Characterisation of the cohort
Mean follow-up was 14.4±8.8 years (mean±SD) and median follow-up 13.2 (IQR=12.4) years. Findings at the time of diagnosis and at latest follow-up are shown in table 1. The sex distribution was even, but females were generally older. Initial medical therapy consisted of beta-blocker in 69.7%, verapamil/diltiazem in 10.8% and in 1.6% beta-blocker and calcium-blocker were combined; 17.9% of patients did not receive any initial pharmacotherapy. During follow-up there was improvement in New York Heart Association (NYHA) class with therapy, and reduction in resting LVOT gradient at rest to a median of 16 mm Hg. However, 21% had resting gradients remaining ≥50 mm Hg, and 33% ≥30 mm Hg at latest assessment. Atrial size and incidence of atrial fibrillation had increased at latest follow-up.
There were 65 primary endpoint events (53 cardiac deaths, 4 heart transplants, 8 embolic deaths) during follow-up consisting of a total of 3614 patient-years. Only 11 deaths (17%) were attributed to SCD, with an annual rate of 0.37% during the first 10 years of follow-up. The majority of deaths were due to heart failure (62%), with myocardial infarct (8%) and embolic strokes (12%) being less common. There were 25 non-cardiac deaths in the cohort.
Sixteen patients (6.4%) had received ICD implantation (4 secondary, 12 primary prevention). There was one appropriate discharge in 149 patient-years, that is an appropriate annual discharge rate of 0.67%.
Medical therapy employed
Beta-blocker use increased from 71.3% at diagnosis to 86.1% at latest follow-up, with no significant differences between intervention and non-intervention groups (online supplementary table S1). The beta-blocker dose prescribed initially had no significant correlations to NYHA class, chest pain, syncope, outflow gradient or severity of cardiac hypertrophy (correlation coefficients between −0.053 and 0.144 for all). Hence, patients with the most advanced disease did not receive lower doses. The median initial dose prescribed was 125 mg metoprolol/day, and at latest follow-up was 150 mg/day for patients given beta-blockers. Verapamil/diltiazem therapy was given in median doses of 240 (IQR=80) mg/day, and altered only from 12.4% of patients to 12.7% at latest follow-up. For other medication, see online supplementary table S1.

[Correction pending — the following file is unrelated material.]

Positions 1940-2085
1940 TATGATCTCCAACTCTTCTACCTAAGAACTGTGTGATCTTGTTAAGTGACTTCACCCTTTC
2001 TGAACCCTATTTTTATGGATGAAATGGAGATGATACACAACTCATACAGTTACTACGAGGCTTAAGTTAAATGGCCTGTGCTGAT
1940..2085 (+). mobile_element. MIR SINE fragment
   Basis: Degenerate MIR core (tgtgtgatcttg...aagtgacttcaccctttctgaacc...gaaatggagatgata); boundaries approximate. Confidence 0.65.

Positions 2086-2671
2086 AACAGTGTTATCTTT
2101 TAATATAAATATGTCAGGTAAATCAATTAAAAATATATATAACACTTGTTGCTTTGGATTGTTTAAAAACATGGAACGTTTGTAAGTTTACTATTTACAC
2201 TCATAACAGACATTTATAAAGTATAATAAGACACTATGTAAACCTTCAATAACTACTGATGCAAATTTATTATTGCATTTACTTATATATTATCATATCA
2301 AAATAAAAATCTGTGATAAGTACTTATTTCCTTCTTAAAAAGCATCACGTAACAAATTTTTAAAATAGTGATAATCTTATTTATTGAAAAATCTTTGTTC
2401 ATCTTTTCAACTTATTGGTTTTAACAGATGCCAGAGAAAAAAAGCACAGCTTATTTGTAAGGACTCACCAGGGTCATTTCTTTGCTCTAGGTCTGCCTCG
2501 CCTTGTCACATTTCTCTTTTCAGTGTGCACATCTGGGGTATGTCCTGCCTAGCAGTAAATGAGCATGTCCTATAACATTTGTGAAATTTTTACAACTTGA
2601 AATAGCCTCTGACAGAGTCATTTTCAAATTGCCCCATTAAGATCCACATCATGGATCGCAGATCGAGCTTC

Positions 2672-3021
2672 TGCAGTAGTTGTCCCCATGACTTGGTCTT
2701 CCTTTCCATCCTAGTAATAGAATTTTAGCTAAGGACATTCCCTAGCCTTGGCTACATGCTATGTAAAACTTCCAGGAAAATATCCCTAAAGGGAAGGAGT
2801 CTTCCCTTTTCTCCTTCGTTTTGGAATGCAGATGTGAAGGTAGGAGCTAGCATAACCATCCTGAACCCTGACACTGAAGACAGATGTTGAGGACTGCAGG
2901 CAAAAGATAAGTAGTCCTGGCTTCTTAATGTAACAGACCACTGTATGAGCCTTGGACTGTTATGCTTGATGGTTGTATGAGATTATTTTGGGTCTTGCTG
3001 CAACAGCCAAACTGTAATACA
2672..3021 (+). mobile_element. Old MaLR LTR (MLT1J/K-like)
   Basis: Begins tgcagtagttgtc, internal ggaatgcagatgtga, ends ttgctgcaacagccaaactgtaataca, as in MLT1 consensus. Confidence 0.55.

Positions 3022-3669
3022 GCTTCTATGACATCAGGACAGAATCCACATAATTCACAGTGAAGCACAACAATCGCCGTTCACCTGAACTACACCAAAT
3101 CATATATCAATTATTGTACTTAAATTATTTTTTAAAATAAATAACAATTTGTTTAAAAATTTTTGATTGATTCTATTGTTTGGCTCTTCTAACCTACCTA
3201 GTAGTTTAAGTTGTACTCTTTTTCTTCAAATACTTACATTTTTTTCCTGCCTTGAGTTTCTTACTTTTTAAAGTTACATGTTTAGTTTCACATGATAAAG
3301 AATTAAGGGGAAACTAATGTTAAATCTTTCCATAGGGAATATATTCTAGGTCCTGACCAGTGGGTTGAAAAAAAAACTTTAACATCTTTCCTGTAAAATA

Cox hazard analysis of risk factors
Risk factors at presentation for subsequent disease-related death
Among risk factors significantly associated with outcomes on univariate analysis were age at diagnosis, female sex, coronary artery disease and a resting LVOT gradient ≥50 mm Hg. In the multivariate analysis of the whole group, those risk factors except coronary artery disease remained as significant independent risk factors. Comorbidities and accepted risk factors for SCD were not significant risk factors for total disease-related deaths (table 2).
Risk factors that were significantly associated with disease-related mortality were also significantly associated with all-cause mortality (online supplementary table S2).
Influence of therapy choice on survival
Neither pacing nor myectomy reduced disease-related deaths significantly, whereas use of beta-blocker therapy started at diagnosis was associated with reduced risk on univariate Cox hazard analysis (p=0.004). The association with outcome appeared to be dose dependent with reduced risk with increased daily dose (p=0.001) and dose dependency remained significant in the multivariate analysis (p=0.028; table 2), also for heart failure deaths specifically (table 2; online supplementary table S3). The HR between early beta-blocker use and non-use was 0.49 (95% CI 0.30 to 0.81), p=0.006. Freedom from disease-related deaths for patients given ≥100 mg/day was significantly better than for those given 0–99 mg/day (log-rank: p=0.00004; figure 1A), as was all-cause survival, p=0.00005 (online supplementary figure S2). There were no significant differences in comorbidities between patients in 0–99 mg/day and ≥100 mg/day groups (online supplementary table S4). The survival curves of patients given no beta-blocker (n=74) were overlapping the curves of patients given 25–74 mg/day (n=36; p=0.67; online supplementary figure S3) and these patients were combined in a 0–74 mg/day group. Survival curves depicting three dose ranges: 0–74 mg/day, 75–149 mg/day and ≥150 mg/day of metoprolol equivalents, the middle band encompassing the median dose, show the benefit of larger doses of beta-blocker most clearly. There was a significant log-rank for trend in reduced risk of disease-related deaths with increased dose (p=0.00008; figure 1B). The 10-year freedom from disease-related deaths for the three dose bands, 0–74, 75–149, ≥150 mg/day, was 83.1%, 90.7% and 97.0%, respectively. The 20-year proportions were 65%, 74% and 86%, respectively. The 10-year freedom from disease-related deaths of patients without beta-blocker therapy was 81.7%. Analysis of total mortality confirmed a similar pattern (log-rank ptrend=0.00009), with 10-year all-cause survival of 78.7%, 88.8% and 91.1% in respective dose bands.